You see… the taxpayers don’t have to file their claims as part of any on-going real-estate transaction. All you have to do is file or amend their income-tax returns to claim the $8,000 bucks in the form of a credit.
I “googled” her, so I could include a photo, but all I found was a girl on MySpace, and a porn star… Oh well…
An IRS spokesman said the agency “will vigorously pursue those who filed fraudulent claims” for the credit.
And we know what that means… Bite marks in your butt, for sure. The IRS pursues money, like bears pursue campers in the possession of honey.
You in a heap O’ trouble now, boy… 😉
“The IRS recognizes that there is a potential for fraud whenever a new refundable tax credit … is put in place,” agency spokesman Frank Keith said. “As we began implementing this credit in the days after the Recovery Act legislation was passed, we also identified the different types of potential fraud, and matched our compliance program to those abuses.”
A spokesman for the National Association of Realtors, Lucien Salvant, said, “Any time there is a lot of money around, there is going to be people attracted to it with evil intent.”
Like, for instance… Realtors trying to close a deal… 🙂
Okay, that was uncalled for… I apologize…
I left out Real Estate Lawyers… 🙂
(Ain’t I a stinker?” 🙂
Housing-industry officials recently have stepped up their lobbying for an extension of the credit.
But, I already told you that. You WERE paying attention, right? 🙂
The builders want an extension… say… like about 12 months. And let’s just forget about this “first – time buyer” nonsense, huh? How about you guys make it apply to EVERYBODY? Hmmm?
“Our fragile economy is just beginning to show signs of recovery,” the letter says. “We should not jeopardize that recovery by letting this tax credit expire.”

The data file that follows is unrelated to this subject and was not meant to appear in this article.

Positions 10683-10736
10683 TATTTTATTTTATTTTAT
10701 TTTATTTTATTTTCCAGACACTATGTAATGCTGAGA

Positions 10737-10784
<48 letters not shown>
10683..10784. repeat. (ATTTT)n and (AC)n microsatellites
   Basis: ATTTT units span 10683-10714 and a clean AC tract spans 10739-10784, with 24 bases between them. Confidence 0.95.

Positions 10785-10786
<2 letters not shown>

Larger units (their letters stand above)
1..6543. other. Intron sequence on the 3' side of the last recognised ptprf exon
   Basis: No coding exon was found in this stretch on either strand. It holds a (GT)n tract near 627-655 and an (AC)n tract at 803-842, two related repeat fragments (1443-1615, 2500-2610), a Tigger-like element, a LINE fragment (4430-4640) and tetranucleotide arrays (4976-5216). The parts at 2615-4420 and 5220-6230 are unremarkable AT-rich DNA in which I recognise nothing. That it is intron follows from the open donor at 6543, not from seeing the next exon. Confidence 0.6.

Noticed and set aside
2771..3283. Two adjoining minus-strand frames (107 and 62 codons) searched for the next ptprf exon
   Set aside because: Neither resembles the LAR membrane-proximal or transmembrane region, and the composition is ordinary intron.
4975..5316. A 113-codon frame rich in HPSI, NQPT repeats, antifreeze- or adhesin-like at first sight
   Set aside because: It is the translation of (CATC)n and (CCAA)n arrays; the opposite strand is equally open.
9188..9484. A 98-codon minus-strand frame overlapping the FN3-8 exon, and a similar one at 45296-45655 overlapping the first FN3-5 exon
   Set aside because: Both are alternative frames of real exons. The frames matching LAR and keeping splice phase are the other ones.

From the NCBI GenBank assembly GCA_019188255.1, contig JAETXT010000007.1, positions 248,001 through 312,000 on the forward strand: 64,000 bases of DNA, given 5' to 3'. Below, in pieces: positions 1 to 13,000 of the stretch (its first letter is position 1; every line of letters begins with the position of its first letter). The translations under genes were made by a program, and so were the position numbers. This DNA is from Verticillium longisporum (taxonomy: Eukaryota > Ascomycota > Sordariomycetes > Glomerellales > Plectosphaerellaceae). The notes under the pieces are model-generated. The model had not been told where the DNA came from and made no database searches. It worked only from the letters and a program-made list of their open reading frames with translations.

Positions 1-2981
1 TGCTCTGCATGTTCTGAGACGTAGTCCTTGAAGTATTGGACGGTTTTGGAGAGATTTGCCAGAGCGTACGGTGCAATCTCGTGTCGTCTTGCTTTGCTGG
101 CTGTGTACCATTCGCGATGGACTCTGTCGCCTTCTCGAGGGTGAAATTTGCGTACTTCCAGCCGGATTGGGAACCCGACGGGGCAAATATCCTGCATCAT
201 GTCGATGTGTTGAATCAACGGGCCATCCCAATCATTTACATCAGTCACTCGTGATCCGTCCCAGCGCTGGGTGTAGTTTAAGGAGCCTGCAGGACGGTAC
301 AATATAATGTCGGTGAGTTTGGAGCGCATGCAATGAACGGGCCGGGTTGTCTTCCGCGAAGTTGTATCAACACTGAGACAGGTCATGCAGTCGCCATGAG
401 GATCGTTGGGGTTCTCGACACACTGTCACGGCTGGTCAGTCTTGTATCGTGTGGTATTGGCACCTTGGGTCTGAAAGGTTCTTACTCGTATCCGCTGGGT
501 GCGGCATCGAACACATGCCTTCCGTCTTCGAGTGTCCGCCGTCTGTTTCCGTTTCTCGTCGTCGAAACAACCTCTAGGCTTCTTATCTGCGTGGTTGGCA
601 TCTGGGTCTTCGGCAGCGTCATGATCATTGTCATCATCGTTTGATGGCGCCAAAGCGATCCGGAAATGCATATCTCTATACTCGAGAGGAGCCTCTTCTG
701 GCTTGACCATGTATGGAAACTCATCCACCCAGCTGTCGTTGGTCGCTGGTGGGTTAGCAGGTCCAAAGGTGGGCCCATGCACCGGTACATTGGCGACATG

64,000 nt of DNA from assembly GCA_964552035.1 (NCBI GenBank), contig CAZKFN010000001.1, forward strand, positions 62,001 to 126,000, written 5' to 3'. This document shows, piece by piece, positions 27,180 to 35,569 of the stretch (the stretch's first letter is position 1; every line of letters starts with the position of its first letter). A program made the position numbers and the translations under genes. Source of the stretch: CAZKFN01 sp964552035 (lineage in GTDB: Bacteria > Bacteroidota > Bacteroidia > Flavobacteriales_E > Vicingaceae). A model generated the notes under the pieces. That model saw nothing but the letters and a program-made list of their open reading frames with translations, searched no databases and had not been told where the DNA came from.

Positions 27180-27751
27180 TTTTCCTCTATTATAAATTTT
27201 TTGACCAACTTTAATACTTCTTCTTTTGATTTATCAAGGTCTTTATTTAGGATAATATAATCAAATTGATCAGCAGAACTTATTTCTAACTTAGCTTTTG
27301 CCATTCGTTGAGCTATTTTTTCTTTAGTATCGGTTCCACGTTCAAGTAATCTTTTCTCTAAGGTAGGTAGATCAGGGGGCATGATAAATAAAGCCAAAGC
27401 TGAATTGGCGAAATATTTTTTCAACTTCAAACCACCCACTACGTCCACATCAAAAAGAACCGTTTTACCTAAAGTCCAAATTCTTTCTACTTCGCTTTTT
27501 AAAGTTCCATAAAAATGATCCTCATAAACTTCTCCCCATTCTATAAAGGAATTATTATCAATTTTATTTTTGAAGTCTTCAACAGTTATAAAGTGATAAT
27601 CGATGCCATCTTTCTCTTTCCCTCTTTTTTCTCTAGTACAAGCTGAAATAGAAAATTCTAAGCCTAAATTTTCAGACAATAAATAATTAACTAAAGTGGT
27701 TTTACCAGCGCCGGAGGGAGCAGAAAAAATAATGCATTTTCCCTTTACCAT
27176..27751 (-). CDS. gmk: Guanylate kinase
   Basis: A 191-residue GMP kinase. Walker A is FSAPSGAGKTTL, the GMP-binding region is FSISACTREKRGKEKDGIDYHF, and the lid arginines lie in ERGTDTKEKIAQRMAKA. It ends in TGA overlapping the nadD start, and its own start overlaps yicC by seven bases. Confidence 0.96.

That Realtor guy I quoted earlier? Well… Mr. Salvant said the industry groups weren’t suggesting any changes to the credit policy aimed at diminishing possible fraud.
Why not? Well, according to a Realtor I spoke with this morning… that would make people leery of using that credit, and those deals wouldn’t get past the shadow of the front porches of all those empty houses.
One proposal by Sen. Johnny Isakson (R., Ga.) and others to extend the credit and make it available to all home buyers through June 2010 carries a price tag of about $16.7 billion.
That proposal would raise the income ceiling for eligible home buyers to $150,000 per year for an individual and $300,000 for a couple. Currently the credit phases out for individuals earning more than $75,000 and married couples earning more than $150,000.
What do my favorite “think tank guru’s” say about all of this?
Ted Gayer, an economist at the Brookings Institution, a liberal think tank based in Washington, estimated that the current credit costs the government about $43,000 for each additional home sale it generates, because most of the two million or so home buyers expected to claim the credit would have bought a house anyway. Expanding the credit to all home buyers would raise the government’s cost per additional home sale to more than $250,000, he said.
Yikes… That mountain of debt is getting higher. I hope our children and grandchildren can find enough oxygen masks…